Sunday, May 22, 2011

"How can I lower my prescription costs"

The number of people who do not ask this question constantly amazes me. The number of people, especially older ones, who simply pay the amazing, disgracefully high copays...sometimes I despair of the large portion of the human race. And the people that DO protest always sound extra-defensive, as if I'll not understand their need not to give all their money for one month's worth of maintenance medicines.

Please, I LOVE saving people money. Love it. Let me know if you are dissatisfied with your copay. I've probably been looking at the cash prices so long that copay numbers start to look decent.

Here's something that will boggle your mind--even though your doctor wrote you prescription for the newest, latest drug (which there are great reasons to do) your condition is by no means the first of its kind. Millions of peopel have (usually) had this condition or disease before. You must ask yourself, what did they do before this expensive drug was around?

A good example is Lexapro, whose generic name will be escitalopram. It's the new form of Celexa, generic name Citalopram.

One my father is on, and one I'm on. We basically find the results to be the same, and the only difference is that his drug comes in a usual dose of 20-40 milligrams, and lexapro is most commonly prescribed in 10-20 milligram doses.

If my copay were really terrible, all I would need to do is call my doctor on the phone and say, "I can't afford this medicine, can I be prescribed a theraputic equivalent that has a generic?" Because I work in a pharmacy, I would have several suggestions already in mind. And that's only one option. An option other than changing the drug is that the doctor could offer me samples, or even a coupon card.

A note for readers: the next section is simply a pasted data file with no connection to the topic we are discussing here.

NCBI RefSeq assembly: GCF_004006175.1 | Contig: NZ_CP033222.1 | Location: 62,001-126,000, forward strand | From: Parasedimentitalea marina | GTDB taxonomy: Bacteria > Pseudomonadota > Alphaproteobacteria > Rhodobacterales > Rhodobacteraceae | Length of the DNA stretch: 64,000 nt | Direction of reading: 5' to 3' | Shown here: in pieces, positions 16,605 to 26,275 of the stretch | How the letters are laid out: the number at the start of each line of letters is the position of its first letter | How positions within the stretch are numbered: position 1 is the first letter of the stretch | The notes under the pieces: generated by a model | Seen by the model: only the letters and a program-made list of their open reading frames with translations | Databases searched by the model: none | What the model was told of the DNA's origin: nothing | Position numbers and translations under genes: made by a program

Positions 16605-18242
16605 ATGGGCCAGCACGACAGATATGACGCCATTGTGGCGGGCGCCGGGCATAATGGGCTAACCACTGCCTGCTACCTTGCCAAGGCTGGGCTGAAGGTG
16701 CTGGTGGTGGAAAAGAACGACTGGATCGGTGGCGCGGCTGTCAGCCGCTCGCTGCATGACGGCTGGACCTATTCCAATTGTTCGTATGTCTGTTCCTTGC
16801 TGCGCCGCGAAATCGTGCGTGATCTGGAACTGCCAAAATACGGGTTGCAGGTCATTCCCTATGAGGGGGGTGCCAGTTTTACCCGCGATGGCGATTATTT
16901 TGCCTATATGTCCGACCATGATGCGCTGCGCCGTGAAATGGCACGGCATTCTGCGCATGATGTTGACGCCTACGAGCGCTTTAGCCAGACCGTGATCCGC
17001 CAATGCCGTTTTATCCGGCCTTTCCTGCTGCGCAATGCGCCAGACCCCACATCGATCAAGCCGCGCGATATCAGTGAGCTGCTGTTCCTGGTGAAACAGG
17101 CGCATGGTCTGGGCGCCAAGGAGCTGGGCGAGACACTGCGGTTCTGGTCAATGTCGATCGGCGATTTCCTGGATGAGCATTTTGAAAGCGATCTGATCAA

The new fashion, so to speak, in medicine is coupon cards. As seen in the above picture, they bear the name of your drug (usually) and some pertinent information not unlike the information you can find on your prescription insurance card. We can do what is called a "coordination of benefits" with your refular insurance and this card to give you a much lower copay. And if it's at issue at the time, your deductible will still be paid towards (which wouldn't happen if you used a different drug plan like the WCARD, or Walgreens Prescription Savings Club).

Which brings me to my fourth and final solution. For some people, this is the best solution actually, and can treat them better than their real insurance. But to some, it's better to pay their deductible down.

The WCard is $20 a year for a single person, or $35 for unlimited family members. You cannot use the card if you're being assisted by Medicaid or things like that. But I know in my parents' cases the WCard does better by them than their own insurance, which is School Board insurance. So do keep that in mind. It won't be great if all you can have is name brands, but then again name brands will be troublesome. It's their way ;) And it DOES help on a lot of name brands, just not as much as regular insurance usually does.

Please keep these things in mind. We really do like saving people money.

No comments:

Post a Comment